Reading these primers should lessen the chance of ruining your lens if you are a novice. Before opening up any lens, always look for other people who have done so in Youtube or the internet. Information is scarce, vague and scattered (that is why I started this) but you can still find some information if you search carefully.

I highly recommend that you read my working with helicoids post because this is very important and getting it wrong can ruin your day. If I can force you to read this, I would. It is that important!

For more advanced topics, you can read my fungus removal post as a start. This post has a lot of useful information and it will be beneficial for you to read this.

Calibration (Rangefinder):

To determine wether your rangefinder needs to be adjusted focus to infinity and look through your viewfinder and see wether the rangefinder patch is solid or showing double images of an object that is very far. Your subject in which you want to focus on to has to have vertical and horizontal lines and a building will be perfect. If it’s off by a bit then you’ll have to adjust it. Mine wasn’t perfect but it was working fine, I can live with it but I just saw this as a chance to tinker with my Nikon S2 and show you how I did it.

Just like lenses, if you got the infinity focusing wrong then it will affect all of the distances down the scale. What’s 1m in the scale can actually be 1.2m if you get what I mean. This is not an SLR so this makes nailing the focus even more important.

You will need a steady pair of hands, the correct tools and some know-how with working with mechanical things. I will caution you that you should be careful not to scratch anything. If you have to, cover the surrounding areas of a screw with masking tape to help guard it against an accidental scratch.

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Carefully remove these four screws at the front bezel, don’t forget to set the distance to infinity just in case so nothing moves as you are doing this. You have to use the a driver that fits on the screws and if yours don’t then make one fit by using a file. These screws are so prominent that if you ruined that nice chrome plating or damaged any screw heads then you will have to give the camera a new name – “scarface”.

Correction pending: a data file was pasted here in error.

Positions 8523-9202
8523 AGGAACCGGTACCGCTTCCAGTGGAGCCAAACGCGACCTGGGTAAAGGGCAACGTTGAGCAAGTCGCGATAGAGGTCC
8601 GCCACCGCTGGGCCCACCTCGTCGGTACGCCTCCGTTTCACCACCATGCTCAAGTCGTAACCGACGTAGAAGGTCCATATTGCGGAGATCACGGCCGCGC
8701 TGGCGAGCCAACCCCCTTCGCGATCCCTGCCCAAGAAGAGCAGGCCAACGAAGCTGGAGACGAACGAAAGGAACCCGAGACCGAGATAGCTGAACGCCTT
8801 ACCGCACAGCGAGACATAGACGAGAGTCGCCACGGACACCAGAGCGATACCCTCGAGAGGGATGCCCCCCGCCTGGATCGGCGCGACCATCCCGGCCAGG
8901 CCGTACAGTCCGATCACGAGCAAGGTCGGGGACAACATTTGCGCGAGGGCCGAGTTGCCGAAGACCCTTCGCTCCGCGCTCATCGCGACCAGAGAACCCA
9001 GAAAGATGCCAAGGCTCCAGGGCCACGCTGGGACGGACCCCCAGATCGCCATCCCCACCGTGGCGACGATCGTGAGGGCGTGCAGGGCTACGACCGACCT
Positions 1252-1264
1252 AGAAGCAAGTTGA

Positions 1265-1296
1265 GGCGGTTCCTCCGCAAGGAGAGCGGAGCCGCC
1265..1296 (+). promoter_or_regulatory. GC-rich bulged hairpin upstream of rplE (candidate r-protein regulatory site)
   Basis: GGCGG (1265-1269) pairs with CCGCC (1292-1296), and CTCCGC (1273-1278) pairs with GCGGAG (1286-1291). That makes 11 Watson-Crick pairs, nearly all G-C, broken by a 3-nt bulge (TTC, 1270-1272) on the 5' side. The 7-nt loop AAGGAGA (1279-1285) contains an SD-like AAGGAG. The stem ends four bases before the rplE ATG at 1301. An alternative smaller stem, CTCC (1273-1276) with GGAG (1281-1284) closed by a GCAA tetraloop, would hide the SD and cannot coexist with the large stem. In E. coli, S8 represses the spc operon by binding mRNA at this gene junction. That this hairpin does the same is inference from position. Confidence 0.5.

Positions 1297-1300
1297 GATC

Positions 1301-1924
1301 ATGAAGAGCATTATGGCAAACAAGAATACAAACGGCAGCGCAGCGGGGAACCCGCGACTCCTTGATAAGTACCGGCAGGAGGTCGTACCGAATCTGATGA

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One of the screws is not like the others. The screw found at the upper-right hand corner of the camera is longer than the rest.

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Once all 4 screws are gone, carefully lift the front bezel from the bottom of the camera. It will not go any further, however. The focusing wheel and its locking lever is in the way that’s why. Don’t force your way or you will warp the front bezel, it’s delicate.

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You will have to carefully maneuver this corner of the bezel so that it can come off. Press the locking lever to help you get the bezel off.

When putting this back, never over-tighten the screws or else you will leave a depression around the screw and it looks ugly.

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Time to adjust the rangefinder. This is a precision instrument so handle this with care. The viewfinder can be recalibrated like this and it makes routine maintenance a breeze. However, to fully calibrate the rangefinder, you will have to open the top panel to access some other parts in the mechanism.